Eye flushing is carried out if chemicals splash into the eye or a foreign object is stuck. In most instances, flushing must be done as quickly as possible.
Dust, dirt, grit and other particles must be flushed out from the eyes as well as chemicals and even bodily fluids such as blood.
While the eye is being flushed, ask someone to call for emergency assistance or prepare to take him/her to receive prompt medical care.
How to perform eye flushing
If eye flushing is required, the following must be done:
- Check for the presence of a foreign object – the object might be small that the individual does not notice it. If a particle is present, it can cause itchiness, redness, pain and other forms of irritation. In case the individual was splashed with body fluid or chemical, the eye must be flushed right away.
- Check if the necessary materials are on hand – an eyewash solution must be on hand nearby especially in the kitchen or laboratory. If one is not available, you can utilize clean water from a tap, shower or hose.
- Contact lenses must be removed – this must be done before eye flushing. The contact lens can trap debris or chemicals which can worsen the symptoms.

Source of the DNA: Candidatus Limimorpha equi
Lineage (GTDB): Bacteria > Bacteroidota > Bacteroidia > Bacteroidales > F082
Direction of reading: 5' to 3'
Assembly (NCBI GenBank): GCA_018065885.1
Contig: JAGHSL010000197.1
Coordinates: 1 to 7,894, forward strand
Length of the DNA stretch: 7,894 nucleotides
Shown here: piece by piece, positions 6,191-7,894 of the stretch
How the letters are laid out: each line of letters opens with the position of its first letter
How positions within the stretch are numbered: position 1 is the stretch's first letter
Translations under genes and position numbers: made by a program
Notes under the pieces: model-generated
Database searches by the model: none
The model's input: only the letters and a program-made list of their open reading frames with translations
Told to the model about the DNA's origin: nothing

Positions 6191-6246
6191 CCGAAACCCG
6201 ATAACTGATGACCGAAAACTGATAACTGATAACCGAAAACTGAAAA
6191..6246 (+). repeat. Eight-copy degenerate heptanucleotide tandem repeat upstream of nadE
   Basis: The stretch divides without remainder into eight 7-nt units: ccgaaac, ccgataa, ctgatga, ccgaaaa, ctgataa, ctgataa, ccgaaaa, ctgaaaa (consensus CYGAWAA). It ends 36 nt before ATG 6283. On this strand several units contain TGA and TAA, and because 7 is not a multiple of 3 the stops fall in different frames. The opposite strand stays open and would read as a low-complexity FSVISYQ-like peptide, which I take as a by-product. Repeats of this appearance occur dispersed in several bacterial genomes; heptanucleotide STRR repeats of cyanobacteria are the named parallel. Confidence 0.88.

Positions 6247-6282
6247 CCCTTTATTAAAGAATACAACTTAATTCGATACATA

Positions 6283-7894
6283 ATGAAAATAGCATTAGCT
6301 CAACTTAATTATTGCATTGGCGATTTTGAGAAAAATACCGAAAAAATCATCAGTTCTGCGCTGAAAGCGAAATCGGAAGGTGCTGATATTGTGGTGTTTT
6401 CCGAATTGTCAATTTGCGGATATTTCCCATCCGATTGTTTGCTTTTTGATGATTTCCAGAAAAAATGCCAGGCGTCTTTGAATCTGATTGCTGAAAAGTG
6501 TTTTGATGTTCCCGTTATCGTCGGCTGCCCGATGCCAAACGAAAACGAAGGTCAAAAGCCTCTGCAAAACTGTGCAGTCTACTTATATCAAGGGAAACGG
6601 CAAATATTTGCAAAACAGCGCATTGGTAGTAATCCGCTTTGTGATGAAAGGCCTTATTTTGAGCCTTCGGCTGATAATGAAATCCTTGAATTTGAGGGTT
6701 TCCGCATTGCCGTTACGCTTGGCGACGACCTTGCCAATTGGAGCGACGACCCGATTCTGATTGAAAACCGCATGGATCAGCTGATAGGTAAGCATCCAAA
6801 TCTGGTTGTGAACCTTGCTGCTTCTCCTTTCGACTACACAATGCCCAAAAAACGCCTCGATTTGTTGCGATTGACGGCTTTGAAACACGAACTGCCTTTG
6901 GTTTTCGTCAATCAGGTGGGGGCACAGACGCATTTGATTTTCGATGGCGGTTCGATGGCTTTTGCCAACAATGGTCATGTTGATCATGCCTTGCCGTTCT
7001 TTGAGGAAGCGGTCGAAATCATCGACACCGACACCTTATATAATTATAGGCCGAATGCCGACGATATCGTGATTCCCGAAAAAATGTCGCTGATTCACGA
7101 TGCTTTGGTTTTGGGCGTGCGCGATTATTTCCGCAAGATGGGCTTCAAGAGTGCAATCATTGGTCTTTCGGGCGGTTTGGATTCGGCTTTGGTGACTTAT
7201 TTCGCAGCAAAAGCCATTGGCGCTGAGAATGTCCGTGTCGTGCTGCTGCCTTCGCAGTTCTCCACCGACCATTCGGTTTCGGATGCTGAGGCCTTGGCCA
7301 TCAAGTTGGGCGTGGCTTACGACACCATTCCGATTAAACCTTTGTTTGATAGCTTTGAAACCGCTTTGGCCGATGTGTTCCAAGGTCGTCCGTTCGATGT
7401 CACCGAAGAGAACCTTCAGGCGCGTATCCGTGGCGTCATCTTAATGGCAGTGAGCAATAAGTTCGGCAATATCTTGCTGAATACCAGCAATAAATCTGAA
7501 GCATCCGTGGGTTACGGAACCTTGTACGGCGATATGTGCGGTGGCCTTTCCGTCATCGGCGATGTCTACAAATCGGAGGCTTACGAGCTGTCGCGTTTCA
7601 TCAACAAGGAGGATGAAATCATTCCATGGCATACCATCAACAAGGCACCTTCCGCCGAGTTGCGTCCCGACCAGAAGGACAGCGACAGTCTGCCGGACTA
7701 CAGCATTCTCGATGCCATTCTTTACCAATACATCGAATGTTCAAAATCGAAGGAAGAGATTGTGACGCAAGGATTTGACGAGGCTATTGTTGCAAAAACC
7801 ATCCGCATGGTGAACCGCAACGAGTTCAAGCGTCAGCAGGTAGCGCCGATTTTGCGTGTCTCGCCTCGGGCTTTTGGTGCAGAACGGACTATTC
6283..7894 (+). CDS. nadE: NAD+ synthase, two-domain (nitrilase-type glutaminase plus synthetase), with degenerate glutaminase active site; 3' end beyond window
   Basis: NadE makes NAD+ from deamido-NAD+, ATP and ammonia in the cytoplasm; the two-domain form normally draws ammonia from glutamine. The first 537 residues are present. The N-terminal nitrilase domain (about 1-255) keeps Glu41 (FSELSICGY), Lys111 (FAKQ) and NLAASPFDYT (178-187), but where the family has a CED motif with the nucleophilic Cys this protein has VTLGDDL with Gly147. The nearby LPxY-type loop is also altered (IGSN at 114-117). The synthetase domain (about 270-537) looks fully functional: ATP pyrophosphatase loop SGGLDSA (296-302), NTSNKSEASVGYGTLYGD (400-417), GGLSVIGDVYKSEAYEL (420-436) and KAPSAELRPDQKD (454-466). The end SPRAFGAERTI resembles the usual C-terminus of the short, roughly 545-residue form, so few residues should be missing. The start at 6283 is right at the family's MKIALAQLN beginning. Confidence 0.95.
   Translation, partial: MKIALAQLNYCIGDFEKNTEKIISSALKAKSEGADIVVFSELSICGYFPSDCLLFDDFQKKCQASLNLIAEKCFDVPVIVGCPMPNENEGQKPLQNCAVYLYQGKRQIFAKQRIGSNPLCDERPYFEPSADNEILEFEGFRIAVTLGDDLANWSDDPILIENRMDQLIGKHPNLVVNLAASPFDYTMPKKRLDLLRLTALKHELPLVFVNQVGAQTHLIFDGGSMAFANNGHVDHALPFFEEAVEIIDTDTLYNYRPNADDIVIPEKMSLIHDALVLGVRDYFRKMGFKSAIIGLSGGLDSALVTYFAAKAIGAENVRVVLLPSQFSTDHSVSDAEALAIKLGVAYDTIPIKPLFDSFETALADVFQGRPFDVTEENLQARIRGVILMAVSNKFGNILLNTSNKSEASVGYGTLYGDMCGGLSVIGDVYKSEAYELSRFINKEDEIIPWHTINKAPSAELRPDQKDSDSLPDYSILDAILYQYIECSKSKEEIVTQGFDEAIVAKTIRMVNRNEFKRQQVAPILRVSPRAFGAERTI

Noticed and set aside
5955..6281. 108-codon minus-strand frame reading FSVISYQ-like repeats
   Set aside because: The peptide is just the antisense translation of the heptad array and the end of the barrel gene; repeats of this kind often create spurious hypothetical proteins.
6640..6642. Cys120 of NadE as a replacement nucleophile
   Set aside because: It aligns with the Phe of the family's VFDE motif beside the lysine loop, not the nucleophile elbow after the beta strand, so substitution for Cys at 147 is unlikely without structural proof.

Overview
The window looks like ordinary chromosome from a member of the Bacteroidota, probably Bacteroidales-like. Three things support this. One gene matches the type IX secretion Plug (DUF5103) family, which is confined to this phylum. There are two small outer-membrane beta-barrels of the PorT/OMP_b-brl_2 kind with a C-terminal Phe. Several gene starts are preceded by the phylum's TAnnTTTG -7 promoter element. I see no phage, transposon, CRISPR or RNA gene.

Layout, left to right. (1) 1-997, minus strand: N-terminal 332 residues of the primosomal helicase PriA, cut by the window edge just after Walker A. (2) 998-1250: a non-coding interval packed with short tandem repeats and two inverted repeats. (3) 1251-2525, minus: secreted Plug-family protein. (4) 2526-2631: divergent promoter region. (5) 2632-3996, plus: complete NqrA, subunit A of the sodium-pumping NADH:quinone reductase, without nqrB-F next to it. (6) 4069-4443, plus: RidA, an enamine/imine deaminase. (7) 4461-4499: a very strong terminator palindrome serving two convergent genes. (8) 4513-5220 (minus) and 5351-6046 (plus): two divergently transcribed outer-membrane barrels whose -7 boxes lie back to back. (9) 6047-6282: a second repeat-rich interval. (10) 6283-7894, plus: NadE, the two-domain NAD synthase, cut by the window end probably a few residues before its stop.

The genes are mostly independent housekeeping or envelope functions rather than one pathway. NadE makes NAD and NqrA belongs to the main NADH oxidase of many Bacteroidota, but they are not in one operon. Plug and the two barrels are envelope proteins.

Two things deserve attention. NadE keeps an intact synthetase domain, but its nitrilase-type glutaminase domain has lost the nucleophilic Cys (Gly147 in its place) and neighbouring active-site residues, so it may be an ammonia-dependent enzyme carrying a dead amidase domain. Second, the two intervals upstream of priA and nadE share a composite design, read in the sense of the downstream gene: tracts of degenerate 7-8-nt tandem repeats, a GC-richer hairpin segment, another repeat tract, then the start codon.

- Correct positioning – start the eye flushing by tilting the head downwards with the affected eyelid at the lowest point. This prevents any particles from spreading to the other eye. The water or solution must flow from the inner eye to the outer corner.
- Flush the affected eye – utilize fluid for 10-15 minutes while keeping the eye open if possible to allow the fluid to move across the eye. Instruct the individual to look upwards, downwards and to the sides during flushing so that no chemicals or debris are trapped beneath the eyelids.
More Information / Disclaimer
The information posted on this page on eye flushing is for learning purposes only. Learn to properly perform the procedure by taking a standard first aid course with Victoria First Aid.